By Rosh Hashana time, I had begun to experience a bit of stagnation spiritually, I had grown so much and felt at my new level the program wasn’t quite enough for what I needed, so I began to look around for something more. This search didn’t lead to any substantial results. I was also at this time looking for a new workplace. In October I got introduced to a community member who owns and operates a boutique wealth management firm in Beverly Hills. I was offered exactly what I was looking for, an opportunity to move my business to a more religiously observant place. I was thrilled to have such a nice office, 5 minutes from home, working with a guy who learns in kollel before coming into work. This situation was exactly what I had prayed for, except that I still was working only on commission. I had to drop all of my clients and move over the ones who wanted to follow me and start up with new clients. I did this with full faith that G-d would help me, as I was taking steps that increased my ability to maintain and live a life of Torah values professionally. Instead of yielding any fruit, I went one month, to the next living off my dwindling savings and expecting my efforts to yield a paycheck at some point. After a certain point I applied for unemployment benefits (allotted to commission sales people with breaks in income). This helped but was far less than my cost of living. On the surface I was living the dream. I had a new car, a cushy business in a private office in the nicest city in the country, surrounded by millionaires and billionaires, growing spiritually and mentored by special and upstanding professional people. In reality, I was getting further into debt by the day, and more and more pained by my stuck places and situation. I didn’t know where to turn or what to do. I was terribly ashamed and embarrassed, totally unsure what I was doing wrong.
Things finally got to the point where I was not able to pay my rent for the coming month. I scheduled a meeting with my rabbi and sem program director and laid out my cards on the table. He was able to show me the big picture of what had happened. We then realized I had yet to take time and learn in Israel. It was clear immediately that this was where G-d was leading me. The Master of the Universe wanted me to go, but I ignored him for months. Instead he got me to release all my clients, and he slowly turned off my parnassa, and got me into a corner with nowhere to go but up. Baruch Hashem for learning scholarships, because this is what got me a plane ticket and admission to Shearim, college of Jewish studies for women. I flew to Israel about 4 weeks later, a week or so before Pesach, with barely a penny, but a heart and mind full of faith and freedom. I donated more than half of my clothing, gave my car to a friend to rent from me while away, released my apartment, most of my belongings, and all other ideas of progress in life. It was time to sit down, slow down and immerse myself in G-d’s wisdom. The plan was to stay for 3 months of learning, and then see where I was and re-evaluate. I’ve now been here learning full time for nearly 7 months.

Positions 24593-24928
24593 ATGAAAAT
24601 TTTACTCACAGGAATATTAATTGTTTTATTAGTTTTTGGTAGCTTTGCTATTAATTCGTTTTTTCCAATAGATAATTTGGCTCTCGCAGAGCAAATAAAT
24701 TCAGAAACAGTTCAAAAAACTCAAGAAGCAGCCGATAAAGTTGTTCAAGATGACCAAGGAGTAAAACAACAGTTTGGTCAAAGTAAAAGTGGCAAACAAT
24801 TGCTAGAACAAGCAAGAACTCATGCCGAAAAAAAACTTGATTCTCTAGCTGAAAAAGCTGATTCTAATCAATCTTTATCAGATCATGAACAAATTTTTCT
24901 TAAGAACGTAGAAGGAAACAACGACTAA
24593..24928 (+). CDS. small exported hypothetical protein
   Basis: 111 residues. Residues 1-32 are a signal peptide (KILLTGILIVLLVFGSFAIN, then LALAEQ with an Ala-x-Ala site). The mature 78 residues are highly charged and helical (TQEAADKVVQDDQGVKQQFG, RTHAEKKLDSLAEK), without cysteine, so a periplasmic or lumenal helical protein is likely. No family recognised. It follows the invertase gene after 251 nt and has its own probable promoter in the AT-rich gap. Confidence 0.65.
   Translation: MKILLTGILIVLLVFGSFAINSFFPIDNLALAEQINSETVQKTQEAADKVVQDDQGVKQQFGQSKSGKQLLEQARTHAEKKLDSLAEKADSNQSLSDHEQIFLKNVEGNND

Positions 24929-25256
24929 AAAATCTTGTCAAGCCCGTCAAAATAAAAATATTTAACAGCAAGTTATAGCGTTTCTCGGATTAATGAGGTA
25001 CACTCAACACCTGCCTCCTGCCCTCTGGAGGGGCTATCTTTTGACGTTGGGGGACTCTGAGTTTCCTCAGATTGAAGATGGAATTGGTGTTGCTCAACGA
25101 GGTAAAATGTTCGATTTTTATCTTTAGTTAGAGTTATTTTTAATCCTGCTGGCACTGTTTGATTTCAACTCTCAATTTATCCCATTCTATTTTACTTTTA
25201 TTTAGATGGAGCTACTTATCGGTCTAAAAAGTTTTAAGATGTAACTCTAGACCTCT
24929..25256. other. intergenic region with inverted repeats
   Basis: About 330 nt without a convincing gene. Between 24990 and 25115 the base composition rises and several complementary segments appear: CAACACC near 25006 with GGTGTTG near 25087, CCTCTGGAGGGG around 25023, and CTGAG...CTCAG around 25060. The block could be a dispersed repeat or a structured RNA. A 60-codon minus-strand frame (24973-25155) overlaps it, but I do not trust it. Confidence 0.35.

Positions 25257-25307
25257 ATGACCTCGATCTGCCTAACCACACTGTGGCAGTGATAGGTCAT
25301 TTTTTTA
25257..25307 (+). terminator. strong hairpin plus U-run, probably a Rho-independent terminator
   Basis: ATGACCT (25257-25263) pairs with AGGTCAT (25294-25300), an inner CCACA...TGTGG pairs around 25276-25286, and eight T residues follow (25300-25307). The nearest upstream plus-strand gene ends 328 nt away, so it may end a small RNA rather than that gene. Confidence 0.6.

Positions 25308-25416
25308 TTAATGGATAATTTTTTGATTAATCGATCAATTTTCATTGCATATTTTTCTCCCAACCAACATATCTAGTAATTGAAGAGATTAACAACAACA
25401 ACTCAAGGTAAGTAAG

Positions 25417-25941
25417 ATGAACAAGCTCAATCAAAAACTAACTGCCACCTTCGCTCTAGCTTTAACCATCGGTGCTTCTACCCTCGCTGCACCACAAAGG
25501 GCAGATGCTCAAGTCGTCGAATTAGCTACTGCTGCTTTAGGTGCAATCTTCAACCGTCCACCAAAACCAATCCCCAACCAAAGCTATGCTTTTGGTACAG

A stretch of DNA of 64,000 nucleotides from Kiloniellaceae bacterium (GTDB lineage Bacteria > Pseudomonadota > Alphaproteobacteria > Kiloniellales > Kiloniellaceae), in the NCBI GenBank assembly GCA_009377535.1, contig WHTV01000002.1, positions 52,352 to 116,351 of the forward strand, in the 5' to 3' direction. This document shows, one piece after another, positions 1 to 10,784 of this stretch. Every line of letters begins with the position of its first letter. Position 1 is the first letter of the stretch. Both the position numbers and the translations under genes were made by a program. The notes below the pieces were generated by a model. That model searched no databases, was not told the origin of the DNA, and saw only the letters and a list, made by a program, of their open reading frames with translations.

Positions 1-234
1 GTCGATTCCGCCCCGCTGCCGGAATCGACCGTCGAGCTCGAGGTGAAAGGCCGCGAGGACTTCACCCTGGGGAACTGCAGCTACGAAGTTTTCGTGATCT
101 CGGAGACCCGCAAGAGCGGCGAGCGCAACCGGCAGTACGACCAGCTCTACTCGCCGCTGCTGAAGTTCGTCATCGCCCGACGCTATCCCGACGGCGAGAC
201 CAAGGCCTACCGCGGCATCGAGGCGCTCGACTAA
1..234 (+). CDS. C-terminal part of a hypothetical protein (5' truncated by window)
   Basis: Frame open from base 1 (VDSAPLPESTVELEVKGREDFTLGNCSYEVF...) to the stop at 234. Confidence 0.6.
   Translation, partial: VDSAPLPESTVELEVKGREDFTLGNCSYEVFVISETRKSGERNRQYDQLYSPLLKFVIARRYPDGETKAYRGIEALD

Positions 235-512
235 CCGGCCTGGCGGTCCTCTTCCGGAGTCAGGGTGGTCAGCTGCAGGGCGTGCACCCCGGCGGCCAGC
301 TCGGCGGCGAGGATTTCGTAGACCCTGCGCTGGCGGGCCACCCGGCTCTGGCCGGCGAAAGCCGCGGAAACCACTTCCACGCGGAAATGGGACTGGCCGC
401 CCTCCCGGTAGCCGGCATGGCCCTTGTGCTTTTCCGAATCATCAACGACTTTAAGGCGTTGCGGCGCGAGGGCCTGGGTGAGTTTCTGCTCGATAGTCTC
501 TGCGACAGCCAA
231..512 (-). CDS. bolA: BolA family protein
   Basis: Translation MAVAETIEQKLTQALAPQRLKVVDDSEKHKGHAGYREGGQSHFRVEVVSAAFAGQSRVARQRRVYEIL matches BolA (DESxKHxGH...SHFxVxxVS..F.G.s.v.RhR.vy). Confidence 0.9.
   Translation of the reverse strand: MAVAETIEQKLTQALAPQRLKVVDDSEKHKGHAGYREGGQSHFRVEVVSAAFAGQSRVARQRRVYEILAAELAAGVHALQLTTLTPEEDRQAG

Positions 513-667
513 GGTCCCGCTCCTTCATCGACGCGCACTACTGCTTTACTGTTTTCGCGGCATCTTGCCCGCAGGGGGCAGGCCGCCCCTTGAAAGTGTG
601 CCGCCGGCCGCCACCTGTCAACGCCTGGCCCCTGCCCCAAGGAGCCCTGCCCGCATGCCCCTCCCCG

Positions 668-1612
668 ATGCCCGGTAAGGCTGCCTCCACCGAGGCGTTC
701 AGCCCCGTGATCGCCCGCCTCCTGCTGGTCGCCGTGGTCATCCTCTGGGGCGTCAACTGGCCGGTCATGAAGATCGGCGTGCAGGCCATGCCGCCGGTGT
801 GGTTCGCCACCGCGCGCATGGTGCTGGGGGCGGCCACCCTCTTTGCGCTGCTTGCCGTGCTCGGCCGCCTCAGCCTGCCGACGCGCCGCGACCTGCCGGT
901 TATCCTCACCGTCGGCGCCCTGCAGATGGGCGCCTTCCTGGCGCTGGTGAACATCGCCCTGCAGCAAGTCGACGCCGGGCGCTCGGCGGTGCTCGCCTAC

My time in Israel has been tremendously rewarding, valuable and has allowed me to grow to a very high level spiritually. I’ve taken on more mitzvot, grown and deepened my observance in many ways. I discovered right away the immensely strong power of prayer in Israel, I think this is the area I have grown the most. I’ve seen some of my prayers answered in mere minutes, some the same day or the next, and of course others longer, but this kedusha is real and I’ve definitely learned to really appreciate and work with it. Israel has also challenged me in serious ways. I am definitely a more humble person now, I am more educated, I appreciate different things in life, and have refined my character in small but noticeable ways. I have made friends for life, and set a very solid foundation Jewishly for what is to come. It’s now my time to soar. To take this wisdom and bring it to my family, to my world and integrate it into the vastness that is my potential. I have a mission to fulfill, and it’s really quite exciting!
I knew it was my time to depart seminary when I felt I had learned so much I was ready to implode (in a good way). I have so much to give, especially to my family. It’s also time for me to return to a newly defined professional life and pay back the debts of gratitude for all that Hashem has given me. I’m looking forward to grounding myself in a new Jewish community, continuing my learning with chavrusas and independently, being of service to G-d, to my fellow Jews. I’ve set my foundation spiritually, now it’s time to set my foundation financially, emotionally and as a servant of G-d in this world. I’ll be temporarily departing Israel to fulfill my next chapter the day after Simchas Torah. A completion of a full 2 years of observance. I know I will continue to only grow and flourish with G-ds help and by living from the inside.
I hope you enjoyed reading my story. There are countless lessons and other details that were left out due to keeping this short. With G-ds help I can write them all up at some future date. In the meantime, may Hashem bless us all with a fulfilling, growth filled and joyous and super sweet year and may we all merit to see the temple rebuilt soon in our days. Shana Tova.